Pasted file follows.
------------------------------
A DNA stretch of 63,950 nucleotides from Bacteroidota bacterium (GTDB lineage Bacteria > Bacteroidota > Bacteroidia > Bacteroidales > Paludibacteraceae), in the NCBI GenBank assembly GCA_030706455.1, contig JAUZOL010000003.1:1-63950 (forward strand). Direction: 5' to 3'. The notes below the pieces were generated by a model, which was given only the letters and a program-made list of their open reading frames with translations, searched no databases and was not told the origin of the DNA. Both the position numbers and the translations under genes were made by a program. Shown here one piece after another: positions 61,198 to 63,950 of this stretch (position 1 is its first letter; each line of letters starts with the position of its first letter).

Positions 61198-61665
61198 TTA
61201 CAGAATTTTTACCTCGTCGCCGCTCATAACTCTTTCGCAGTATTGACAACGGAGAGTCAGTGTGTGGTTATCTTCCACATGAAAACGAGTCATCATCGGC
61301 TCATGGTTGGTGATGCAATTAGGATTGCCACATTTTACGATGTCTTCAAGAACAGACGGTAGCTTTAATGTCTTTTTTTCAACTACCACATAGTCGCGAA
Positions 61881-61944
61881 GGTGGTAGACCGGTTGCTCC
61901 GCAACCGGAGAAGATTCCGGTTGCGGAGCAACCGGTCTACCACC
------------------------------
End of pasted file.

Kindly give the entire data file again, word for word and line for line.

A DNA stretch of 63,950 nucleotides from Bacteroidota bacterium (GTDB lineage Bacteria > Bacteroidota > Bacteroidia > Bacteroidales > Paludibacteraceae), in the NCBI GenBank assembly GCA_030706455.1, contig JAUZOL010000003.1:1-63950 (forward strand). Direction: 5' to 3'. The notes below the pieces were generated by a model, which was given only the letters and a program-made list of their open reading frames with translations, searched no databases and was not told the origin of the DNA. Both the position numbers and the translations under genes were made by a program. Shown here one piece after another: positions 61,198 to 63,950 of this stretch (position 1 is its first letter; each line of letters starts with the position of its first letter).

Positions 61198-61665
61198 TTA
61201 CAGAATTTTTACCTCGTCGCCGCTCATAACTCTTTCGCAGTATTGACAACGGAGAGTCAGTGTGTGGTTATCTTCCACATGAAAACGAGTCATCATCGGC
61301 TCATGGTTGGTGATGCAATTAGGATTGCCACATTTTACGATGTCTTCAAGAACAGACGGTAGCTTTAATGTCTTTTTTTCAACTACCACATAGTCGCGAA
Positions 61881-61944
61881 GGTGGTAGACCGGTTGCTCC
61901 GCAACCGGAGAAGATTCCGGTTGCGGAGCAACCGGTCTACCACC